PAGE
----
The Icelandic Roots Book Club for May 4, 2023, will discuss Salka Valka by Halldór Laxness, featuring the translator, Philip Roughton.
By Heather Goodman Lytwyn
Halldór Laxness wrote his first novel of 600 pages when he was only 16. His life spanned the 20th century, during which he published 60 books. His vision was global; he wanted the world to know how admirable Icelanders were. They were survivors. The poorest of the poor were heroic for never giving up. They valued reading above all things. They may have been half-starved, but they had their books, poetry, sagas, and heroes. He wanted to bring Iceland to the attention of the world, but he knew that unless his books were translated into English and other languages, they would not be read outside of his own country.
Halldór Laxness has been both revered and criticized. He is the only writer in Iceland who won the Nobel Prize for Literature (1955). There are those who believe unequivocally that Laxness is the most gifted writer in all of Iceland. At the same time, he was also criticized by those in his homeland and abroad. His books were sometimes banned from elementary schools in Iceland because he invented his own spellings of Icelandic words. (This was considered irreverent because children might adopt his spelling, undermining Iceland’s preservation of its language and culture.) In the United States during the 1950s, his books were labeled as a dangerous promotion of communism. When he published Independent People, some of the “fictional” characters were modeled after real people in Iceland, which did not win the author popularity contests. Some say true art provokes….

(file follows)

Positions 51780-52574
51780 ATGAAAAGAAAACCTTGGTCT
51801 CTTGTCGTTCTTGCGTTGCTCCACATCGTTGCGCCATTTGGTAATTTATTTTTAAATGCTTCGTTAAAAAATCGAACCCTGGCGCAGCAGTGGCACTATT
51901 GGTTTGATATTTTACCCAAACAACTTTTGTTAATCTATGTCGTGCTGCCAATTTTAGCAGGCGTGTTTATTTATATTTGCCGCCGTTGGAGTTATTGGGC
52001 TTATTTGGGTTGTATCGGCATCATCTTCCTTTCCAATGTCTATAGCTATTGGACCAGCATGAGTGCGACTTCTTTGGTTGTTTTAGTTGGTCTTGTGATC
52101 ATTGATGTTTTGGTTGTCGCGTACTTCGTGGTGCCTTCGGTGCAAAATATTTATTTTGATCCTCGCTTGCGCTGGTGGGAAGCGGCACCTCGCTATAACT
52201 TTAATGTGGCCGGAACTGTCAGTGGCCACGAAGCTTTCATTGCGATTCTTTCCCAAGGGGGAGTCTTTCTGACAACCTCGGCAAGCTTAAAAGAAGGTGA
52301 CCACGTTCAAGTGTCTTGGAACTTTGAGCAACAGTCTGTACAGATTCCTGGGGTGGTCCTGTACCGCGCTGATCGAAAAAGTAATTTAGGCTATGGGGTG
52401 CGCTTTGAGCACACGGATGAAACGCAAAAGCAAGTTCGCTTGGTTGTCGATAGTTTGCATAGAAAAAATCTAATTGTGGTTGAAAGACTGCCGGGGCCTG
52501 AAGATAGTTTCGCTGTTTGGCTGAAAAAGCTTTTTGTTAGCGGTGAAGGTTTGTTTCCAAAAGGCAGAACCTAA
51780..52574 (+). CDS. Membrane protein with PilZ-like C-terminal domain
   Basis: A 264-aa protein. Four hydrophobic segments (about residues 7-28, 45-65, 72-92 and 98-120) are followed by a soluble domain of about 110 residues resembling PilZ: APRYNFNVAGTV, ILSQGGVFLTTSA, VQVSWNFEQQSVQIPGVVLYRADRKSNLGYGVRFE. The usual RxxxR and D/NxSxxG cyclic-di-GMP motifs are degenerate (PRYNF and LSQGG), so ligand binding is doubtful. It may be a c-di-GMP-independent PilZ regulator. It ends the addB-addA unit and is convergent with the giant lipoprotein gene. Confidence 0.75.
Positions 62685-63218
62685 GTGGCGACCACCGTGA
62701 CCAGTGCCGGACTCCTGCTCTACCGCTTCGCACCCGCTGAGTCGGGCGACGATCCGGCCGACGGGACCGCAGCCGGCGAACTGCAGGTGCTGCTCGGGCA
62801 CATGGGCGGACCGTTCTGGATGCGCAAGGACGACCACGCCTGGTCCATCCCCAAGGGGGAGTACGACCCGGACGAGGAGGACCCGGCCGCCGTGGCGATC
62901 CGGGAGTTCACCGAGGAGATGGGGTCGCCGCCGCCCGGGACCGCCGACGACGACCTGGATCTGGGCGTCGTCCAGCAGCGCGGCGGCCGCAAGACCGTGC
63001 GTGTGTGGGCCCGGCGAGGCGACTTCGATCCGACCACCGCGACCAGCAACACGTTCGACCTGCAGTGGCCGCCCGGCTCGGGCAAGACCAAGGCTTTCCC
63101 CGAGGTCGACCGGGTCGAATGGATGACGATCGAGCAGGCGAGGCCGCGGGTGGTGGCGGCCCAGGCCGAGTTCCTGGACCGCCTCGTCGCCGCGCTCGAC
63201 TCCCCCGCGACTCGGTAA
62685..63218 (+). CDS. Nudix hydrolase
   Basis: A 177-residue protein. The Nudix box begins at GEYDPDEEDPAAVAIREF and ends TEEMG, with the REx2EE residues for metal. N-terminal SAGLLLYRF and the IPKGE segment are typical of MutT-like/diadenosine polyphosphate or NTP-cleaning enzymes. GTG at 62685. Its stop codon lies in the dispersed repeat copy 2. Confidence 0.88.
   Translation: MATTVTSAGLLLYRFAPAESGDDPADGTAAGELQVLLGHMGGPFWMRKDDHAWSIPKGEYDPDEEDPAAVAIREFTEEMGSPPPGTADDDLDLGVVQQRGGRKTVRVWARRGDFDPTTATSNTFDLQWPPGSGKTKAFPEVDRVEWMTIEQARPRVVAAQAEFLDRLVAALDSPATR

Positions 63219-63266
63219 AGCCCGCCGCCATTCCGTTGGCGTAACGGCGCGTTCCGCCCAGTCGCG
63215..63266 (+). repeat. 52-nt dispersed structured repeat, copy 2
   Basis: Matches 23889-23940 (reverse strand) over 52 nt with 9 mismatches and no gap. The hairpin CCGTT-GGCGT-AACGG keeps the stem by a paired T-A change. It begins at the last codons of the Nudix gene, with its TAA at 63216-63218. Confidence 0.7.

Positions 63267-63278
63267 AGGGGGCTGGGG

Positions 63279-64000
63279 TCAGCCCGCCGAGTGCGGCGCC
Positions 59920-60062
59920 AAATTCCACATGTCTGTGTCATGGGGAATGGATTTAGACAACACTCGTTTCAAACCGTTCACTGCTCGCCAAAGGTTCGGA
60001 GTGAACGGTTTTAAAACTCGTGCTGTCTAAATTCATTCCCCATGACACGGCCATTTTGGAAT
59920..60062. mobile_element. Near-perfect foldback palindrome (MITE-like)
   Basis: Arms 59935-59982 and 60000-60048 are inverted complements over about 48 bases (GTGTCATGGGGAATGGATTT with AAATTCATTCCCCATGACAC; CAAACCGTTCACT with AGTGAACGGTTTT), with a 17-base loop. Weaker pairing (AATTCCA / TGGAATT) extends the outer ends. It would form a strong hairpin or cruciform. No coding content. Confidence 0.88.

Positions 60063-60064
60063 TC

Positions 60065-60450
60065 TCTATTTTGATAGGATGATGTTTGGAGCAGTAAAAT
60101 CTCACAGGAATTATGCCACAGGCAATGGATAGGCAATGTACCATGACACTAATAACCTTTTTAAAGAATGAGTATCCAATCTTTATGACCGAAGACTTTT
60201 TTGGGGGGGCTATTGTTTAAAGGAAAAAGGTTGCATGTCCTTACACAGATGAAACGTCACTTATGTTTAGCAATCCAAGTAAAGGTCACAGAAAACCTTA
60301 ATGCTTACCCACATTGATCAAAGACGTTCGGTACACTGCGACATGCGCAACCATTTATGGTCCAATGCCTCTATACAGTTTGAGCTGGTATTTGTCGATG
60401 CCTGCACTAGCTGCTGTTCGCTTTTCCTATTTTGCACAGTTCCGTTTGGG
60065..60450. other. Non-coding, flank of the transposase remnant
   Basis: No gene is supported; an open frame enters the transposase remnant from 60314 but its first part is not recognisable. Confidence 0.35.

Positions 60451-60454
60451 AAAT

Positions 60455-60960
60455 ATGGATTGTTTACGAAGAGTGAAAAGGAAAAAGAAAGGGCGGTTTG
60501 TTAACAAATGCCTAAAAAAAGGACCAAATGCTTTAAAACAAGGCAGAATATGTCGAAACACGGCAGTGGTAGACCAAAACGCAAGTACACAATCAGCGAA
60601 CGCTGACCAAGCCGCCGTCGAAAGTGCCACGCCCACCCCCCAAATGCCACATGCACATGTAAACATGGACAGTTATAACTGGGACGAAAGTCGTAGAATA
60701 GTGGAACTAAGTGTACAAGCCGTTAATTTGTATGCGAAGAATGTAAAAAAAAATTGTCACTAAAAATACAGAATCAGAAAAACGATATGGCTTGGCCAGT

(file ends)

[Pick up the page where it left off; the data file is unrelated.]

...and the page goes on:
Philip Roughton is an award-winning translator of Icelandic literature. Born in the United States, he earned a Ph.D. in Comparative Literature from the University of Colorado in Boulder, where he was later an instructor of modern and world literature. Currently residing in Iceland, he has taught medieval literature at the University of Iceland. He is recognized as a very skilled translator of works by many of Iceland’s best-known writers.